Todays pathological language is actually in the form of a challenge for you. (Isn’t that
exciting?) It’s a very clever numerical programming language in the vein of Conway’s Fractran,
called NULL. The author of NULL describes it
as a reaction to 2 and 3 dimensional languages in the Befunge tradition; NULL is a 0
dimensional language – a program is just a single point. It’s quite clever in its way; the only
problem is that is that there’s only one example program written in it. So the challenge is
to see if you can actually come up with some implementations of interesting programs.
A program in NULL is a single very large number. The way that it executes is dependent
on its prime factorization, as in Fractran. But NULL is more expressive than Fractran; it’s
a real programming language with input and output.
In a NULL program, you actually have 3 queues containing bytes of which one is the
current queue at any particular time, and two registers that can contain arbitrarily large
integers. The queues are named by number: 0, 1, and 2; and the registers are named X and Y. When the
program starts, the X register contains the program, and the Y register contains the number 1, all
three queues are empty, and the current queue is 0.
Program execution in NULL is a simple loop:
while (X != 0 and X != 1) do let op be the smallest prime factor of X. X = X/op Y = Y×op execute opcode op end
Every prime number is interpreted as an opcode. Since there are only 14 opcodes, the way that it
works is that the opcodes cycle over the primes – so, for example, both 2 (the first prime) and 47 (the 15th prime) are the same opcode. The opcodes are:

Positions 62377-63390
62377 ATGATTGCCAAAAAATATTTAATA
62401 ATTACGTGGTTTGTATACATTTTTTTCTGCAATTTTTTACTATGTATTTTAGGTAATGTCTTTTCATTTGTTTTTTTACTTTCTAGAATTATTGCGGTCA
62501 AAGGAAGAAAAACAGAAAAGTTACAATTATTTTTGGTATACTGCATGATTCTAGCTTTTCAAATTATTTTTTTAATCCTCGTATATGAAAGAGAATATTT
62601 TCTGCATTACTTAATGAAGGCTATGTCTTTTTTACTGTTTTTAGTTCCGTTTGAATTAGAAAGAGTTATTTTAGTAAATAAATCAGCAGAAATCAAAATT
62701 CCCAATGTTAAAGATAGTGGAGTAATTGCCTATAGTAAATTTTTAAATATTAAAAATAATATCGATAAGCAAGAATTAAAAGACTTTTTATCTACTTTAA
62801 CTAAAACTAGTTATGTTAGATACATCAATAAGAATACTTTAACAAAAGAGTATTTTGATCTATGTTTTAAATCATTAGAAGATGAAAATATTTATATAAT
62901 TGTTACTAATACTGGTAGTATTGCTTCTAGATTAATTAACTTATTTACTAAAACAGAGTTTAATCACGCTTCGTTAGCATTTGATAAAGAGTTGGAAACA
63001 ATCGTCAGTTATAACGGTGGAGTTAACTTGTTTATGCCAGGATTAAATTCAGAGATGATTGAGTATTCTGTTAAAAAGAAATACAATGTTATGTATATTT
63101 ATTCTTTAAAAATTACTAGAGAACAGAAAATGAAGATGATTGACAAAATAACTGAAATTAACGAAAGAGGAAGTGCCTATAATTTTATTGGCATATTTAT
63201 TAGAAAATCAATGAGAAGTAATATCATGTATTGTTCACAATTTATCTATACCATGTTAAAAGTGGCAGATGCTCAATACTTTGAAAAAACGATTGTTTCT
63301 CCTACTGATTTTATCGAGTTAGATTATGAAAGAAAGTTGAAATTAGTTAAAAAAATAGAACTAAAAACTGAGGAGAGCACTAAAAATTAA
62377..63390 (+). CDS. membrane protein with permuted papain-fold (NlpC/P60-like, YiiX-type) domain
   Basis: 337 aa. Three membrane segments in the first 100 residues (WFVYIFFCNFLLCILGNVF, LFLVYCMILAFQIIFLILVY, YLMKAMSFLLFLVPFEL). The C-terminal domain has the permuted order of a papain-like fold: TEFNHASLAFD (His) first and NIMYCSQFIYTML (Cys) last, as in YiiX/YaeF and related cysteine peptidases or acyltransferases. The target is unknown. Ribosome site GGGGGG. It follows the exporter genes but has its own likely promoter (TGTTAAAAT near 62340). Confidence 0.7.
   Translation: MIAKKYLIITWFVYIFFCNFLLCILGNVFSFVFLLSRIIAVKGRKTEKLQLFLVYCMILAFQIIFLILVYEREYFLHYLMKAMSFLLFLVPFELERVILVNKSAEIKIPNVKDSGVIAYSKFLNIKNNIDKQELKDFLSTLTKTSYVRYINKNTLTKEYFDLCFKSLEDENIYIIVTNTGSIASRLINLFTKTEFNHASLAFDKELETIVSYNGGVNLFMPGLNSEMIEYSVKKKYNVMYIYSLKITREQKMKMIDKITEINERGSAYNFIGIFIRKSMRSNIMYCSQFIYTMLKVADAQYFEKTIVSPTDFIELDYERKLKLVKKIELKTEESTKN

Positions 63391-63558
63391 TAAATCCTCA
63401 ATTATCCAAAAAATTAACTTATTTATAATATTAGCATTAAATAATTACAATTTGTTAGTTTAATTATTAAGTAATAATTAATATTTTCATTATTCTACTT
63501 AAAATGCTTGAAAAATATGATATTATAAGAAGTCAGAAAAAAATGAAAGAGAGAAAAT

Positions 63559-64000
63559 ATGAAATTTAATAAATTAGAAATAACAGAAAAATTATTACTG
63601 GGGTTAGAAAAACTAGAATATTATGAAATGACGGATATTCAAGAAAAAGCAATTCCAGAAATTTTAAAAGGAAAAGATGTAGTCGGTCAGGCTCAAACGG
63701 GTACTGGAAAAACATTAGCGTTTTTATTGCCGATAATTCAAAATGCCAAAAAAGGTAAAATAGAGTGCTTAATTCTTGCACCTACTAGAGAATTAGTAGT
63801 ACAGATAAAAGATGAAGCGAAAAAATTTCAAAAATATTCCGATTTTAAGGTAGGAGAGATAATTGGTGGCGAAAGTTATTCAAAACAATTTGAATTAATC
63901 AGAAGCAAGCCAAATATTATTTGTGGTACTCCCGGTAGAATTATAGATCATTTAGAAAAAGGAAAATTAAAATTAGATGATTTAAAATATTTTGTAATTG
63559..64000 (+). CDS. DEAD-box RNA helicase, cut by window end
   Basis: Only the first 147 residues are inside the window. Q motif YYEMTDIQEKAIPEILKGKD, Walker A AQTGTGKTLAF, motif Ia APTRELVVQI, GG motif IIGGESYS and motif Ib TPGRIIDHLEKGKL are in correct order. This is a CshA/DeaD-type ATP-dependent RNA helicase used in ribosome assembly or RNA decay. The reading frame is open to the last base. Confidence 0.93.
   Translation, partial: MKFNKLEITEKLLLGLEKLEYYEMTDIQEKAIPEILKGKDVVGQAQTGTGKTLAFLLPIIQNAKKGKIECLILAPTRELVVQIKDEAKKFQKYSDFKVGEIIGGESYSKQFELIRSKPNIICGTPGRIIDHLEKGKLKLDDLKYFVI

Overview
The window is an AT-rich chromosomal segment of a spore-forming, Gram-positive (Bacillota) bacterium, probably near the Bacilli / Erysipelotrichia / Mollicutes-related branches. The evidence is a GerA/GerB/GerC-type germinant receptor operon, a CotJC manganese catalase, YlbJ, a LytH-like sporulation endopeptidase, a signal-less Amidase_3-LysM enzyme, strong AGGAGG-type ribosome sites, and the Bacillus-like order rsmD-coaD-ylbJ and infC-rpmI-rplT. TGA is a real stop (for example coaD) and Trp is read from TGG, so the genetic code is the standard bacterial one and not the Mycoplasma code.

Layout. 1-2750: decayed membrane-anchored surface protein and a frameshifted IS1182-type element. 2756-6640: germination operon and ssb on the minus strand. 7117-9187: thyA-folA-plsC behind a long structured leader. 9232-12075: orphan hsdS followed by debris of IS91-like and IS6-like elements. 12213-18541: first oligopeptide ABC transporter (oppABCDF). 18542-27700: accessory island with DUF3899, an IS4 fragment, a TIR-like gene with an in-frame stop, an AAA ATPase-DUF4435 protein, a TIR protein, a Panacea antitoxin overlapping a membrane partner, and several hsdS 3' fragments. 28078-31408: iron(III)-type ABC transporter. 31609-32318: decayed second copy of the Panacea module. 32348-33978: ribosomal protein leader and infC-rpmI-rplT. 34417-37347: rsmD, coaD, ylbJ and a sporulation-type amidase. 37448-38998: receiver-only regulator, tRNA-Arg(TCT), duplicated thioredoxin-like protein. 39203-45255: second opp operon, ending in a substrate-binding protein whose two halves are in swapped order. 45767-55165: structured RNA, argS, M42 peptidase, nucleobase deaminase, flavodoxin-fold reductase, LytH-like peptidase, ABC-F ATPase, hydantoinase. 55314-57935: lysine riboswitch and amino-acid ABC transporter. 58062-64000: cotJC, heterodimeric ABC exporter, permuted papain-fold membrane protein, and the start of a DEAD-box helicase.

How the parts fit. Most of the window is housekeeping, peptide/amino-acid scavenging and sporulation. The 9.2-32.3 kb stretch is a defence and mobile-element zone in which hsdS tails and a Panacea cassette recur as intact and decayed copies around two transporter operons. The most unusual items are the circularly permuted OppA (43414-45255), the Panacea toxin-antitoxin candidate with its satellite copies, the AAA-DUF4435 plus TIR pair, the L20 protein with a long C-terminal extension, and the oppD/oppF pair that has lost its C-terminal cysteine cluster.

- 2: Next
- Switch the current queue to the next, wrapping around from 2 to 0.
- 3: Previous
- Switch the current queue to the previous, wrapping around from 0 to 2.
- 5: Output
- Output the character from the front of the current queue.
- 7: Input
- Input one character, and replace the byte at the front of the current queue with it.
- 11: Subtract
- Subtract the byte at the front of the current queue from Y. (If the result is less than 0,
then set Y to 0.)
- 13: Add
- Add the byte at the front of the current queue to Y.
- 17: AddY
- Add the lowest-order byte of Y to the byte at the front of the current queue.
- 19: RotateRight
- Remove the byte at the front of the current queue, and append it to the tail of the next queue.
- 23: RotateLeft
- Remove the byte at the front of the current queue, and append it to the tail of the previous queue.
- 29: Discard
- Remove the first byte from the current queue and discard.
- 31: Enqueue
- Enqueue the lower-order byte of Y to the tail of the current queue.
- 37: Drop
- If the selected queue is empty, or it first byte is 0, then find the smallest prime factor p of X, set X = X/p, and set Y = Y×p.
- 41: Swap
- Swap X and Y.
- 43: Halt
If you look at the instructions, you should be able to see that it’s Turing-equivalent. You can do loops, because each instruction is added to Y as it’s removed from X – so by swapping X and Y using Swap, you repeat a loop iteration. You can skip instructions – effectively doing a conditional, using Drop. You can modify the program, adding or removing instructions, using Add and Subtract. And the queues clearly provide unbounded storage. So we’ve got an effective computing system here. Just an incredibly devious one.
The one sample program is a hello world. It’s the number:
15360939363786950397128283933599538624 89217432048303485700335501579138988589 76126298703504031567456769368158187308 36908075646108694411913908753341542249 057283074613678144889367
There’s an implementation of NULL in Python available here.
So – anyone up to implementing something simple like a Fibonacci series generator, or a factorial program?